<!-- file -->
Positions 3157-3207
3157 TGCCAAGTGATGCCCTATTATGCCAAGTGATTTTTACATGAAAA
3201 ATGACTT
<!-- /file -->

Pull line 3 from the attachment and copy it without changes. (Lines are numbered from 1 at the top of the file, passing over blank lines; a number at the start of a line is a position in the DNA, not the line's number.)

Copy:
3201 ATGACTT